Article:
Lit Bit: Good Practice

One of the best pieces of advice I ever got as a writer was to write a little bit every day. It didn’t have to be a lot. It didn’t have to be a huge chunk of something. It just had to be “enough.” Enough varies. Enough can be ten minutes of free writing. Enough can be two hours of leisurely prose. Enough can be half an hour pumped into the craft of a fifteen line poem. It depends on the day. But write.

The thing of it is, I am a procrastinator. Not only am I a procrastinator, I have ADHD to boot. My attention wanders around like a mayfly. It’s a hard thing to sit still long enough to finish chunks of a novel.

Now, I’d already had an inkling in this direction, as I almost had a “system” to do this sort of thing, but my father crystallized it for me on the way back to Miami in the moving expedition. He’d recently heard this piece of advice somewhere, and since I had hit upon having a couple writing projects in the wings, it gelled. You put things off? Heap on more doings. That’s right. Fill your plate heaps high with things to do, and instead of putting off and dragging heels over just a few painful tasks, cherry pick your favorite to-do items off a list of 100. You’ll get more done. And it will be like candy.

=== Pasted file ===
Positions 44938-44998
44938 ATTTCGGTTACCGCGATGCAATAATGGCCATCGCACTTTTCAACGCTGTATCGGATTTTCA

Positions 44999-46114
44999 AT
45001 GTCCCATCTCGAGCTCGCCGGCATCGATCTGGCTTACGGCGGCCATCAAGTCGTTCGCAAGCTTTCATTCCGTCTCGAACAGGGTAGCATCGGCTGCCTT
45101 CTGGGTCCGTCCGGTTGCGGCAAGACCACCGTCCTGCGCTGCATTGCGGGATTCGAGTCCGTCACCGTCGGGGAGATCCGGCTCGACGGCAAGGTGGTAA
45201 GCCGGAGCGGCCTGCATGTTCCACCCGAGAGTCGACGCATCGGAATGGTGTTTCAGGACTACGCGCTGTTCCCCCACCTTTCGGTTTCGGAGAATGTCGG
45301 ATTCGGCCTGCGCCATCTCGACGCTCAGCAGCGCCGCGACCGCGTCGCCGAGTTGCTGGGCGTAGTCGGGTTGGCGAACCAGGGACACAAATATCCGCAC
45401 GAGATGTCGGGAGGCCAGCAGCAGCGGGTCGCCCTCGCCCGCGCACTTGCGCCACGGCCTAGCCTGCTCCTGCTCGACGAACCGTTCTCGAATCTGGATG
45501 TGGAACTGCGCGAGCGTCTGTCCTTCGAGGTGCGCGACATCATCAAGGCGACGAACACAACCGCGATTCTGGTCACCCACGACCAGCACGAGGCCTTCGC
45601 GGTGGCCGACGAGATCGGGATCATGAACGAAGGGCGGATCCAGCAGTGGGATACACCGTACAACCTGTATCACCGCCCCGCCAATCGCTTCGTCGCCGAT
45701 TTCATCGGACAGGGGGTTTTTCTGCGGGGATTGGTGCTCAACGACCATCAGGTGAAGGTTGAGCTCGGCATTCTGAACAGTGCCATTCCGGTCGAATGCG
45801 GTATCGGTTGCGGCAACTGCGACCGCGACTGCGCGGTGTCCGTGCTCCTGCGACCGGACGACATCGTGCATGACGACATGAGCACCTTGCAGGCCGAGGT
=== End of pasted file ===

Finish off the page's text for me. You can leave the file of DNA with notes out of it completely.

The same is true in writing: with a bazillion projects to attack, you will power through the easiest, the tastiest first. Having trouble on your novel? Been meaning to write a short story? Switch tasks. The short story’s revision got you tearing out your hair? What about that poem you wanted to write? You will get more writing done. Then the rule of sheer practice kicks in: since you’re doing the tastier writing, you’re writing more, practicing more. When you’re avoiding a task, you’re not doing it. Your skills rust like tools left in a damp shed. By switching tasks, you get more writings accomplished. Your volume of production increases. And that’s just the practical side. Never mind the sheer glee of it, the feel of finishing a piece, or the scratch of a pencil on paper, or the marvelous clatter of fingers on keys.

So I wanted to say, thanks Dad, for passing along the good advice. And seriously, if that pencil is dragging, keep your to-do list long.

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